You see people responding in the way that they should do, when they take to the field the next time and perform like he did. That’s what a competitive squad is all about. Those two did really well.

As impressive as Conway has been, Hansen’s return makes that back three a particularly exciting prospect for Ireland supporters this weekend.

“Mack, we know what he brings. We’ve only seen him three times in an Irish shirt, but we know what he brings. He links unbelievably well, he’s got a good feel for a winger, he creates an extra pair of hands, an extra nous of where the space is. He’s quick and he’s a good finisher.

“He’s improving all the time, how to be an international player, and this type of experience on Saturday will be priceless for him.

“He’s very calm, sometimes horizontal actually. But, he’s able to deal with the pressure extremely well. He knows himself, he knows his game, he does the work to understand our game as well and he’s able to go out there and produce.”

mack-hansen Mack Hansen is back in the team to play Scotland on Saturday. Source: Billy Stickland/INPHO

The likes of Hansen, Lowe, Dan Sheehan and Caelan Doris represent the new Ireland, a team built on an all-action, free-flowing gameplan, where the onus is on the players to make the right decisions on the pitch. There are still some chinks in the armour, but however Saturday plays out, this group have made significant progress under Farrell over the past 12 months.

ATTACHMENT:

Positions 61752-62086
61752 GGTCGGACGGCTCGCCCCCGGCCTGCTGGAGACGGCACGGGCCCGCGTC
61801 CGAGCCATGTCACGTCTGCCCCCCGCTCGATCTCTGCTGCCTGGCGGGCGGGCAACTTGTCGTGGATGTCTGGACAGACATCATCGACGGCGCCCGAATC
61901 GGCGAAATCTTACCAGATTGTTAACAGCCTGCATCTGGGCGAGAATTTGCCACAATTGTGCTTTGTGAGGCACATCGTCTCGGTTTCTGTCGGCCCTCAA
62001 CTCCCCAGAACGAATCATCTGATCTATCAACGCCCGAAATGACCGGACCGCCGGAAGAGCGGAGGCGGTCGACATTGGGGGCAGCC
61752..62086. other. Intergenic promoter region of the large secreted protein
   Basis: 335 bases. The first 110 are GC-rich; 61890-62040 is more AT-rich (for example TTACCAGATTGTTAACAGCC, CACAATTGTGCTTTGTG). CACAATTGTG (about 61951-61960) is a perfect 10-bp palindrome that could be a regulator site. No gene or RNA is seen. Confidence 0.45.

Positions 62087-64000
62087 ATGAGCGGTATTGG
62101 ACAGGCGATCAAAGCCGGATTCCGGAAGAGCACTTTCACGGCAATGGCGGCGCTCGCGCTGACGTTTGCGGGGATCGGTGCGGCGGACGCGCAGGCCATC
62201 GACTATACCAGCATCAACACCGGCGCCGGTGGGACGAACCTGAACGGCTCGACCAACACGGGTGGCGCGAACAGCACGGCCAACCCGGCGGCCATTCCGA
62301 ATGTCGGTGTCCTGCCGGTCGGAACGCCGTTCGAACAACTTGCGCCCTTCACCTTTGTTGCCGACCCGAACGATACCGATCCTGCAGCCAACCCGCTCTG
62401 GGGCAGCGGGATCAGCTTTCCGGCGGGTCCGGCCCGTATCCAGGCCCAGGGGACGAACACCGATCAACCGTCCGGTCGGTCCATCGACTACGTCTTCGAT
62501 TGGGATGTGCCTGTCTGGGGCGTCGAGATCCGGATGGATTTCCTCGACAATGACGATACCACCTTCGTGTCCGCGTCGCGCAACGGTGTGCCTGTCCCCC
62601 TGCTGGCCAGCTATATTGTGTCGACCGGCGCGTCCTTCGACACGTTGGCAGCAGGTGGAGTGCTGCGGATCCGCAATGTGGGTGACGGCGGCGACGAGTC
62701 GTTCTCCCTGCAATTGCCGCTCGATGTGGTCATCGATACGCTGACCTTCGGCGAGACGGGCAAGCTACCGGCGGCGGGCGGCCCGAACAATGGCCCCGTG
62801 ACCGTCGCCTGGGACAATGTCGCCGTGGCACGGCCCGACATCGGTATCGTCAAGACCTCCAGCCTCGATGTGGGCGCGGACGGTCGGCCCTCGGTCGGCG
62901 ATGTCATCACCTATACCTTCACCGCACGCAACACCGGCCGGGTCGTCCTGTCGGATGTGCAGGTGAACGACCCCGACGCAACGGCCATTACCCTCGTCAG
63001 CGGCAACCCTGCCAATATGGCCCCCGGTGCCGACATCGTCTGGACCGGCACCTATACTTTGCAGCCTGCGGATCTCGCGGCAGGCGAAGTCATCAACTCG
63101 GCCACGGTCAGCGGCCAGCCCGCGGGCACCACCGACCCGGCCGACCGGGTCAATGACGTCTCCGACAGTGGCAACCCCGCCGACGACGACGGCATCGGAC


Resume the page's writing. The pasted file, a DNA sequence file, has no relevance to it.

Ireland have previously been accused of peaking too far out from World Cups, but at the moment it feels there is more to come from this group of players, with this Six Nations throwing up enough questions to keep the coaching staff busy. 

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Ireland struggled to make the most of their numerical advantage against both Wales and Italy, were guilty of a slow start at a vibrant Stade de France and saw the penalty count climb as the scrum creaked against 14-man England.

“We made plenty of make breaks and there are opportunities we created and didn’t take advantage of at the weekend (against England),” Farrell adds.

“We were frustrated with ourselves because we left a few out there and so there is always work-ons. There is always stuff that you have to be careful of, that you think you’re progressing and then all of a sudden, you know, you start getting ahead of yourselves. That’s not the right thing either.

“We make sure we keep ourselves in check and keep ourselves in the right mindset and understand where we can get better, and that’s across all areas of attack. Our skills are never going to be good enough in that regard, that’s exciting for us moving forward.” 

Ireland internationals Devin Toner and Lindsay Peat were our guests for The Front Row’s special live event, in partnership with Guinness, this week. The panel chats through Ireland’s championship chances ahead of the final round of Guinness Six Nations matches, and members of the Emerald Warriors – Ireland’s first LGBT+ inclusive rugby team – also join us to talk about breaking down barriers in rugby. Click here to subscribe or listen below:


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Ciarán Kennedy